• POPs
  • Reproductive and Developmental Toxicology II
  • Safety Evaluation of Nonpharmaceutical Products

1:00 PM to 2:45 PM

POSTER SESSIONS

  • Alternatives to Mammalian Models I
  • Cell Death Mechanisms
  • Computational Toxicology II
  • DNA Damage and Repair
  • Respiratory Toxicology
  • Skin and Dermal Toxicity

2:45 PM to 3:45 PM

MERIT AWARD LECTURE

The Exciting Challenge of Working in Regulatory Toxicology

Lecturer: Rogene Henderson, Lovelace Respiratory Research Institute, Albuquerque, NM.

The importance of using regulations to keep our air clean is relevant for two major reasons: to protect the health of all species and to protect the health of our planet. This lecture will address some of the challenges associated with working in this field through the lens of a prodigious career in regulatory toxicology. Dr. Henderson will discuss her early education, which included a double major in chemistry and biology as well as a double minor in German and mathematics. She will then discuss her one-year studies in Munich, Germany, on a Fulbright Scholarship and her subsequent return on a fellowship to perform a graduate study in chemistry at the University of Texas in Austin, Texas. She then will speak about her early career, when after earning a PhD in chemistry, Dr. Henderson joined the newly established Lovelace Respiratory Research Institute under Dr. Roger O. McClellan. She will present on her research, funded by the National Institute of Environmental Health Sciences, on the toxicokinetics of inhaled xenobiotics, which led to the development of novel biomarkers in bronchoalveolar lavage fluid and contributed to the modern field of inhalation toxicology. Dr. Henderson also will touch on how from this basic research, she published over 250 scientific communications, including review articles, chapters, and books, and served on numerous Editorial Boards and study sections. Dr. Henderson will then discuss her experiences as a member and later Chair of the US Environmental Protection Agency Clean Air Scientific Advisory Committee, where she pushed for reasonable regulations of air pollutants and additionally contributed to the World Health Organization’s guidelines for air quality. This lecture will include a discussion of some of the challenges Dr. Henderson faced in the leadership roles she held in regulatory agencies. Dr. Henderson is the 2021 recipient of the SOT Merit Award.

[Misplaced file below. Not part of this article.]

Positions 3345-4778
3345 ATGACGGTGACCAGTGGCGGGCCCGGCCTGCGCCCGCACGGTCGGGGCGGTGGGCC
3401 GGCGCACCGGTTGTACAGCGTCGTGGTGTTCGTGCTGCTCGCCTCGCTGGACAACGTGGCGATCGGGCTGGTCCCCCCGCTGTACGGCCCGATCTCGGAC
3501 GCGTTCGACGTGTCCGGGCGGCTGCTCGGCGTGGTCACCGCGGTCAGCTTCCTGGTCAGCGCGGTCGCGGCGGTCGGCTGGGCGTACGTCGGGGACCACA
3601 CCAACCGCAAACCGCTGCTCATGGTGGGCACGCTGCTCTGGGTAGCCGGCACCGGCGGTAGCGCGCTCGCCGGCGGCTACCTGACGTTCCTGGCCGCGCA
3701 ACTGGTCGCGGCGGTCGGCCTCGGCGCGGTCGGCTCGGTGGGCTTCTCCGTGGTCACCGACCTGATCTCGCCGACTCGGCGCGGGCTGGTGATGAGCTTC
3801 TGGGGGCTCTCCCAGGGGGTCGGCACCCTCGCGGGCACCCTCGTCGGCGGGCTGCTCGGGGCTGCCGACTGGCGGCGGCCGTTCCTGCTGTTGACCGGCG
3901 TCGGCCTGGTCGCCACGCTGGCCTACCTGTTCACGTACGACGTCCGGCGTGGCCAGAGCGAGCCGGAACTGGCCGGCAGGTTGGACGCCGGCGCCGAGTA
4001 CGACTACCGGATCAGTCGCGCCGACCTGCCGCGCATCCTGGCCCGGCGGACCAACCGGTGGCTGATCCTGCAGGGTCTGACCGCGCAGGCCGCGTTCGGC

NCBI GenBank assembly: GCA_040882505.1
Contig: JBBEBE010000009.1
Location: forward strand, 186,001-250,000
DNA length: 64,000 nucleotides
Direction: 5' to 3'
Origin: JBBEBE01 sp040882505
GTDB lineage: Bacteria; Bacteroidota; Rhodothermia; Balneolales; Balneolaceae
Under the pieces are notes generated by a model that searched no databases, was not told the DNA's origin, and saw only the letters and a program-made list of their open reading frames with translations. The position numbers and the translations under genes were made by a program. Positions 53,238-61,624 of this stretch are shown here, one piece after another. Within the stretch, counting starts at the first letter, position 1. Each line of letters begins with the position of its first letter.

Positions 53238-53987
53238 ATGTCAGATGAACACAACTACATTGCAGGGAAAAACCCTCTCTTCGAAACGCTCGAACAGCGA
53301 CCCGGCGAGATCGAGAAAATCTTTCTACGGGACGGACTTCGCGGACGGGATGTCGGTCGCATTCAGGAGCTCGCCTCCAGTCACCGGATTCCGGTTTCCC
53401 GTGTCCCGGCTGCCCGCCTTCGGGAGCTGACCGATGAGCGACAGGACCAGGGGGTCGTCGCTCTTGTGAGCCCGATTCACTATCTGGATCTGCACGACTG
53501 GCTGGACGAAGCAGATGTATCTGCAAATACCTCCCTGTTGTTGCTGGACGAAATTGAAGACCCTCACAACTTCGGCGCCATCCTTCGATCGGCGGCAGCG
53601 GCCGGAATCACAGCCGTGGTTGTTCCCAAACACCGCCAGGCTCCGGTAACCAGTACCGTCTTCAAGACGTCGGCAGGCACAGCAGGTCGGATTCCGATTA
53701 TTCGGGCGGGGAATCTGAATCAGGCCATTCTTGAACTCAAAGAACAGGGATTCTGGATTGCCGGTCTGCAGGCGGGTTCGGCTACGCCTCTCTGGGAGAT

2:45 PM to 4:15 PM

SYMPOSIUM SESSION

  • SETAC-SOT Session: Environmental Risk Assessment of PFAS

2:45 PM to 4:05 PM

INFORMATIONAL SESSION

  • Safety Assessment of Devices Used in Assisted Reproduction Technology: Mouse Embryo Assay

2:45 PM to 4:00 PM

PLATFORM SESSION

  • Biological Models for In Vitro-In Vivo Extrapolation

4:00 PM to 5:30 PM

TOXEXPO EXHIBITS

  • Visit the Virtual Exhibit Hall for product, service, and career insights.

Wednesday, March 24

8:30 AM to 10:00 AM

STUDENT AND POSTDOC EVENT

TOXEXPO EXHIBITS

  • Visit the Virtual Exhibit Hall for product, service, and career insights.

9:00 AM to 4:30 PM

NETWORKING LOUNGES

  • Enter these spaces to chat with other attendees, attend short talks, or enter private rooms for short meetings.

10:00 AM to 11:00 AM

FEATURED SESSION

A Career in Advancing the Field of Toxicology: A Tribute to Linda S. Birnbaum

M. J. DeVito M. van den Berg H.S. Fenton
R. Woychik L. C. Haw

Speakers: Michael J. DeVito, US EPA, Research Triangle Park, NC; Martin van den Berg, Universiteit Utrecht, Utrecht, Netherlands; Suzanne E. Fenton, NIEHS/NTP, Research Triangle Park, NC; Rick Woychik, NIEHS/NTP, Research Triangle Park, NC; and Laurie C. Haws, ToxStrategies Inc., Austin, TX.